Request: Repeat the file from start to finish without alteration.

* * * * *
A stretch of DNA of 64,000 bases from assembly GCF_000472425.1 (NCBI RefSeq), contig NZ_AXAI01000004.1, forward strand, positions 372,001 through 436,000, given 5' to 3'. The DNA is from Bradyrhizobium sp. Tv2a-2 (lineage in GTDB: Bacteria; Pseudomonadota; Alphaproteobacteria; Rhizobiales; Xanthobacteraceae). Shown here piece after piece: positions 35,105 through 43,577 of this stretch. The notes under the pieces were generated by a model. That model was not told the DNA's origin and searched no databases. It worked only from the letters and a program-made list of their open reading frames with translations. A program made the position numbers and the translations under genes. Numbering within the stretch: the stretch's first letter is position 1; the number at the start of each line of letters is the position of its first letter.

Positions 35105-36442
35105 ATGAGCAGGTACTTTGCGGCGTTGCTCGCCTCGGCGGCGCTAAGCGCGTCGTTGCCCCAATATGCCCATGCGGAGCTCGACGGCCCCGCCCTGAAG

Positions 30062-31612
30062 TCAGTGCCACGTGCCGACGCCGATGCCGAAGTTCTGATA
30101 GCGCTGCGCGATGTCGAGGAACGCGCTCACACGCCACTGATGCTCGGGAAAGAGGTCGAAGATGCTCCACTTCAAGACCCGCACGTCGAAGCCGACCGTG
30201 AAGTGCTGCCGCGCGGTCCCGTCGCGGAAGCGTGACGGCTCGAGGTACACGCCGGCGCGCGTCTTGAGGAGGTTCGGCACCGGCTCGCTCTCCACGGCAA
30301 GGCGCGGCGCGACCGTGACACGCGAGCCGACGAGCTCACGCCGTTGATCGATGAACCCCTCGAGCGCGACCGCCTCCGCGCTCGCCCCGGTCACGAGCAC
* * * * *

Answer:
A stretch of DNA of 64,000 bases from assembly GCF_000472425.1 (NCBI RefSeq), contig NZ_AXAI01000004.1, forward strand, positions 372,001 through 436,000, given 5' to 3'. The DNA is from Bradyrhizobium sp. Tv2a-2 (lineage in GTDB: Bacteria; Pseudomonadota; Alphaproteobacteria; Rhizobiales; Xanthobacteraceae). Shown here piece after piece: positions 35,105 through 43,577 of this stretch. The notes under the pieces were generated by a model. That model was not told the DNA's origin and searched no databases. It worked only from the letters and a program-made list of their open reading frames with translations. A program made the position numbers and the translations under genes. Numbering within the stretch: the stretch's first letter is position 1; the number at the start of each line of letters is the position of its first letter.

Positions 35105-36442
35105 ATGAGCAGGTACTTTGCGGCGTTGCTCGCCTCGGCGGCGCTAAGCGCGTCGTTGCCCCAATATGCCCATGCGGAGCTCGACGGCCCCGCCCTGAAG

Positions 30062-31612
30062 TCAGTGCCACGTGCCGACGCCGATGCCGAAGTTCTGATA
30101 GCGCTGCGCGATGTCGAGGAACGCGCTCACACGCCACTGATGCTCGGGAAAGAGGTCGAAGATGCTCCACTTCAAGACCCGCACGTCGAAGCCGACCGTG
30201 AAGTGCTGCCGCGCGGTCCCGTCGCGGAAGCGTGACGGCTCGAGGTACACGCCGGCGCGCGTCTTGAGGAGGTTCGGCACCGGCTCGCTCTCCACGGCAA
30301 GGCGCGGCGCGACCGTGACACGCGAGCCGACGAGCTCACGCCGTTGATCGATGAACCCCTCGAGCGCGACCGCCTCCGCGCTCGCCCCGGTCACGAGCAC